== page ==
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Doing Good
Racial Tensions and Workplace Inequalities at a Community Clinic in El Nuevo South
By Natalia Deeb-Sossa
176 pp. / 6.00 x 9.00 / 2013
Cloth (978-0-8165-2132-6) [s]
  
Related Interest
  - Latina and Latino Studies


Throughout the "New South," relationships based on race, class, social status, gender, and citizenship are being upended by the recent influx of Latina/o residents. Doing Good examines these
A meticulous ethnography.

—American Journal of Sociology

The analysis is well supported with qualitative and demographic evidence. I expect others will find this analysis fresh and useful as they think about the consequences of Latinization in other regions and how staff accommodate a different clientele.

-Patricia Zavella, author of I'm Neither Here nor There: Mexicans' Quotidian Struggles with Migration and Poverty

It's more than constructing identities in a health care clinic; it's about reconfiguring race relations in a context of hyper immigration.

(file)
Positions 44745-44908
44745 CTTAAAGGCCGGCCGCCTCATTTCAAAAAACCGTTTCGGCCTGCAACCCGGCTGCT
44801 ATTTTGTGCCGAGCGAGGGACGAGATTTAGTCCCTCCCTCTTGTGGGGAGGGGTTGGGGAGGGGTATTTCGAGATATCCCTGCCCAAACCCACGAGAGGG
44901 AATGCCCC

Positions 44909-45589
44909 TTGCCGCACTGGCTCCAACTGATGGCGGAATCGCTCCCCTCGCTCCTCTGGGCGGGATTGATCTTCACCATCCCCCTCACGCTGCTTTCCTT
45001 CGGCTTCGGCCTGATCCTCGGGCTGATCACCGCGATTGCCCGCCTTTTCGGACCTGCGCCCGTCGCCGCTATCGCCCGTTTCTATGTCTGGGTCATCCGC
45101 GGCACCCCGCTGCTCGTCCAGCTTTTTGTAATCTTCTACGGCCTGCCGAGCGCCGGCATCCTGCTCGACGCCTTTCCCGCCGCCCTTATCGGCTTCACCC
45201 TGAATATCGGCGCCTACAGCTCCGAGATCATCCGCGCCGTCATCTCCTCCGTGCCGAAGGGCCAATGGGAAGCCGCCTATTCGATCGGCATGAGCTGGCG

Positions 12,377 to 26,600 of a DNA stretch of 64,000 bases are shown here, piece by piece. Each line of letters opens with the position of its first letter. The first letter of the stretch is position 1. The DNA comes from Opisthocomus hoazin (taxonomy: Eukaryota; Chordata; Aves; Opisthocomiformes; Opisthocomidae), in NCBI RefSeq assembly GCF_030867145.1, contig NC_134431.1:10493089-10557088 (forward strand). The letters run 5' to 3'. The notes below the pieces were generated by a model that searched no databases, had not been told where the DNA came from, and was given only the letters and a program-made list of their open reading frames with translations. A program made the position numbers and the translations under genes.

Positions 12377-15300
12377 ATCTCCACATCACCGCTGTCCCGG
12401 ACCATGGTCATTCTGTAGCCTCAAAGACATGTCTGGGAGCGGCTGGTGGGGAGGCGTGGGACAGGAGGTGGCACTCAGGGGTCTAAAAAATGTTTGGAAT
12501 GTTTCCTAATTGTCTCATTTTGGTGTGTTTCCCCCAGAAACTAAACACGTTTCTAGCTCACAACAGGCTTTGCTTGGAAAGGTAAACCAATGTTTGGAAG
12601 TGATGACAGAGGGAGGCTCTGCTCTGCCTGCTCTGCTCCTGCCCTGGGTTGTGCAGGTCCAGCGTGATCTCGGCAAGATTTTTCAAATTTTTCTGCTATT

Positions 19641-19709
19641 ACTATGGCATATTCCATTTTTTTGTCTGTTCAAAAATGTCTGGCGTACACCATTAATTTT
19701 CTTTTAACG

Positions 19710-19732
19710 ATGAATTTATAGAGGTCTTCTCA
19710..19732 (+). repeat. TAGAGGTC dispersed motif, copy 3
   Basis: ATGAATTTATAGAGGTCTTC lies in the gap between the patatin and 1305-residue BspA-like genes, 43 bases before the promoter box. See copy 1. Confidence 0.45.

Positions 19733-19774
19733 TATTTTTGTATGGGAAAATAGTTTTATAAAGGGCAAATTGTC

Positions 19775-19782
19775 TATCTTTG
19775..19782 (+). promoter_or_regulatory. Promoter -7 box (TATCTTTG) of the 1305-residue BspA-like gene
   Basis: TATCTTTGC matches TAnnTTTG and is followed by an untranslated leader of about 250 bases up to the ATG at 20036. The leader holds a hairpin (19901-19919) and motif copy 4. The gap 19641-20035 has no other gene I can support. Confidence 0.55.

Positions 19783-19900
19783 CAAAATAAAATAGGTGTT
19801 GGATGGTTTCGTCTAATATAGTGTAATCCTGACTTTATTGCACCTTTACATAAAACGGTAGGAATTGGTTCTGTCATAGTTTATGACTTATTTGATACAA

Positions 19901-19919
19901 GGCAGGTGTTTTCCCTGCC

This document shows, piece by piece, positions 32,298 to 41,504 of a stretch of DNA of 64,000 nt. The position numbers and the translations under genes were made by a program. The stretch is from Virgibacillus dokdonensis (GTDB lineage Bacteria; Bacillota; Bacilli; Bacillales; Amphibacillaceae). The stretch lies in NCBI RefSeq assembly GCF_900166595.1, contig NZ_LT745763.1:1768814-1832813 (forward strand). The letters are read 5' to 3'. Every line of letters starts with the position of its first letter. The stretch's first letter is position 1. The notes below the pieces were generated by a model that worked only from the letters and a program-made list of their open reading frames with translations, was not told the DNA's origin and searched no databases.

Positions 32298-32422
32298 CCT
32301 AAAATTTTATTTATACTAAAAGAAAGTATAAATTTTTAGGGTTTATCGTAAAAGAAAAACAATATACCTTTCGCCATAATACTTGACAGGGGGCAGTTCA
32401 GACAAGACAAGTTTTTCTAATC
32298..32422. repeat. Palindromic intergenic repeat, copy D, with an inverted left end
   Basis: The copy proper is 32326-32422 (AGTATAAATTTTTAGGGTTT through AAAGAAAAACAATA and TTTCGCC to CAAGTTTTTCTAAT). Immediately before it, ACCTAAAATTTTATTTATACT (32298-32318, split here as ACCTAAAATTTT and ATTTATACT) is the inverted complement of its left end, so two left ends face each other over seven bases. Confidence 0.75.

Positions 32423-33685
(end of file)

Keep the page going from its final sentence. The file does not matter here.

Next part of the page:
-Cecilia Menjívar, author of Enduring Violence: Ladina Women's Lives in Guatemala

issues as they play out in the microcosm of a community health center in North Carolina that previously had served mostly African American clients but now serves predominantly Latina/o clients. Drawing on eighteen months of experience as a participant- observer in the clinic and in-depth interviews with clinic staff at all levels, Natalia Deeb-Sossa provides an informative and fascinating view of how changing demographics are profoundly affecting the new social order.

Deeb-Sossa argues persuasively that "moral identities" have been constructed by clinic staff. The high-status staff—nearly all of whom are white—see themselves as heroic workers. Mid- and lower-status Latina staff feel like they are guardians of people who are especially needy and deserving of protection. In contrast, the moral identity of African American staffers had previously been established in response to serving "their people." Their response to the evolving clientele has been to create a self-image of superiority by characterizing Latina/o clients as "immoral," "lazy," "working the system," having no regard for rules or discipline, and being irresponsible parents.

All of the health-care workers want to be seen as "doing good." But they fail to see how, in constructing and maintaining their own moral identity in response to their personal views and stereotypes, they have come to treat each other and their clients in ways that contradict their ideals.


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